In short, these two theologies are “big picture” theologies. Each focuses on the overall story of the Scriptures as it unfolds with their differences being in how each approach views Scripture’s narrative with different angles &/or foci.
It is often stated that Covenant Theology focuses on the continuity of all Scripture whereas Dispensational focuses on the discontinuity of the unfolding of all Scripture.
These statements are true but they do not give you much detail. The truly difficult part is where to go from that description, however, as neither theology has been static over the years. Dispensational theology use to be broken down into far more periods of time or “dispensations” than what most would do today.
In addition to the above, there are additional hurdles like forks in theology and flat out divergences such as between reformed baptist (who are typically credo-baptist like the dispensational types – so now you have cross-over) and the Presbyterians who are paedo-baptist (infant baptizers). I bring this up because this is an example of one of those “forks” as it is a difference in their covenant theology that brings them to different conclusions about baptism.
Dispensationalists would include many baptist congregations as well as those that consider themselves nondenominational but it also includes many Pentecostals as well. They would agree with much of the overarching story of Scripture and of eschatology but diverge on the topic of Pentecost and the cessation of gifts.
I think you begin to get at least a glimpse of some of the challenges in trying to decipher out what is purely covenantal theology and what is purely dispensational theology simply by this description but there do remain certain trends – namely in eschatology.
I have already mentioned the continuity versus discontinuity difference but another common element of difference tends to be eschatology. Now, I know I mentioned it in an example only a moment ago but this is going to get more specific.
Historically speaking, I have come across examples of individuals and groups who held to many of the various eschatological views held in history while still being under the Covenant Theology umbrella. With that being said, it is much more common (I find) for the typical member under this umbrella to be some form of amillennialist. There continue to be prominent leaders who may take a different form of premillennialism from that of the Dispensationalist and there are also those who continue to be postmillennial. Even so, amillennial certainly would appear to be most prominent.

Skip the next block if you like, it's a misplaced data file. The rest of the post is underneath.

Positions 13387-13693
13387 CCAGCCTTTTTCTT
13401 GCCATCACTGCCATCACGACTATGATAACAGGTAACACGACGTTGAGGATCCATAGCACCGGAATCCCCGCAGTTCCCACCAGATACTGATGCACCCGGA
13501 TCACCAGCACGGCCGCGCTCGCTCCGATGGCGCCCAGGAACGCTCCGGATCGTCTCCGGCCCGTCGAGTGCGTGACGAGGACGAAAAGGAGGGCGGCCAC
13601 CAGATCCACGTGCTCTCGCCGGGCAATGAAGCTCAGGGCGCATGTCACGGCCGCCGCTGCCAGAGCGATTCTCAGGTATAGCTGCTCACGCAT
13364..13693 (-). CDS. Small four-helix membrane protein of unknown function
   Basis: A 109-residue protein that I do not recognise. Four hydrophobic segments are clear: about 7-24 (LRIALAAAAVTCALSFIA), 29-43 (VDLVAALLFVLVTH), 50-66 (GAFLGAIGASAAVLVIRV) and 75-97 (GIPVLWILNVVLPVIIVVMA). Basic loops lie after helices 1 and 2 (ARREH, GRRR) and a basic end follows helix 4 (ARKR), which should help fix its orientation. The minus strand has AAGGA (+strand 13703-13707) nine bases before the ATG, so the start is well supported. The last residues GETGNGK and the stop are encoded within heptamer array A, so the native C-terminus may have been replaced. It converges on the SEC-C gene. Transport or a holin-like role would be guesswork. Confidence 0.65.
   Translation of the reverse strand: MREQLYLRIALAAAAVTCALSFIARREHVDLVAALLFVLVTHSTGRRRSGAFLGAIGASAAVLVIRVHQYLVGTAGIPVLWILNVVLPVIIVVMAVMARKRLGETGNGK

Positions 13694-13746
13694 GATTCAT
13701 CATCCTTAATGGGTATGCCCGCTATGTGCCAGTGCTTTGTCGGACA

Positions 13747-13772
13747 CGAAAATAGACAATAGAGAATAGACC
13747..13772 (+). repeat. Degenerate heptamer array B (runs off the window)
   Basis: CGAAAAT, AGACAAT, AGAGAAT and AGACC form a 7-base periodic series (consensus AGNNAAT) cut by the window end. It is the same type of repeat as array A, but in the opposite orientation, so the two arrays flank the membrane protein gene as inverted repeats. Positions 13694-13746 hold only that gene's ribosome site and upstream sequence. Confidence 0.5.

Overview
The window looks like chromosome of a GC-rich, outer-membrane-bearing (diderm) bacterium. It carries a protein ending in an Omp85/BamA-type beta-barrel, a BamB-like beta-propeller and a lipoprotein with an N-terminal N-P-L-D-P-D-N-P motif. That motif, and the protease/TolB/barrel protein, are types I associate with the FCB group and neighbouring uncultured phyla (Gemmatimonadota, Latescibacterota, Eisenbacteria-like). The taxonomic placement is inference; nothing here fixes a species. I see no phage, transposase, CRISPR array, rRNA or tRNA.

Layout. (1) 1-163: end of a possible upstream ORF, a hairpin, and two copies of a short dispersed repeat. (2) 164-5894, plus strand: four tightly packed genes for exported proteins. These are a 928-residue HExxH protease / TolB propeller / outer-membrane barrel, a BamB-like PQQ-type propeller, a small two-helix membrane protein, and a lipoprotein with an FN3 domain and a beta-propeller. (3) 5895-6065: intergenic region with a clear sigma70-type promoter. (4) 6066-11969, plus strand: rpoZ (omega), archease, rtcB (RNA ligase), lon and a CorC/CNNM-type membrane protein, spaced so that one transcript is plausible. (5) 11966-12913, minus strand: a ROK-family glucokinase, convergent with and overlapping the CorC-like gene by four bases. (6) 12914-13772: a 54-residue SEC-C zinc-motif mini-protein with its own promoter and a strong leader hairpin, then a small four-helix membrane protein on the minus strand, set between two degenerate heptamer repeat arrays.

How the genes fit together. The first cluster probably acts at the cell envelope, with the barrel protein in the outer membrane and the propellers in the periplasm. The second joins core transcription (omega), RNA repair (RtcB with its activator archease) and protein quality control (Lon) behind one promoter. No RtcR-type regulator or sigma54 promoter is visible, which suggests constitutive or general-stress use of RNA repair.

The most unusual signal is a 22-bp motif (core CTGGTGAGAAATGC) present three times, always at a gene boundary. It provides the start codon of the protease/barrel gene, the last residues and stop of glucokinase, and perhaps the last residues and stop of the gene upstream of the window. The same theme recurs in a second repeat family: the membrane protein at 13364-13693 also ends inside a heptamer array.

Again, even with that said there can be quite a bit of variety still as being amillennialist merely means there is agreement in that there is to be no millennial kingdom on Earth before the end of all things.
The biggest component to the Covenant Theology camp is to the development and progression of covenants in the Scriptures and how they are part of God’s overall plan of redemption. Dispensationalism does not necessarily ignore the existence of the covenants, in fact it recognizes their existence, but it is far more focused on God’s seemingly changing interaction with His people in redemptive history. Covenants were often a marker of this change and Israel central in it all.
Getting back to particular end times views, the Dispensational Theology umbrella is pretty well exclusively a futurist eschatology and, thereby, is premillennial with a millennial kingdom reign on Earth by Christ (though the belief did not always have Christ ruling over this kingdom) in the future. There are differences among them as to the timing of the rapture (pre-tribulation, mid-tribulation, post-tribulation) but they are rather convinced of a complete removal of all true believers from this world before Christ returns. Much of everything will be centered around Jerusalem in Israel and include the Israeli people. It is this theological umbrella in particular that makes the strongest claims for supporting the Jews and Israel to this day.
I realize this may all seem a bit vague but at other times more specific. As I have suggested, these theologies are frameworks that incorporate the entirety of Scripture and have developed over time. As such, not everyone in a given approach has even held the exact same view throughout its respective history. There continues to be variations to this day. In addition, some emphasize certain texts over others which leads to further differences in interpretation. This article was never meant to explain it all but to stand as a sort of introduction to some of the differences between the two theologies. At different points in my life, I have held to some form of each which you can find out more about that in the links below.
If all of this gets you to wondering what I may think or where I may stand, you can see for yourself on my “Simply Me” page where I’ve got multiple articles linked on various topics includes ones such as eschatology.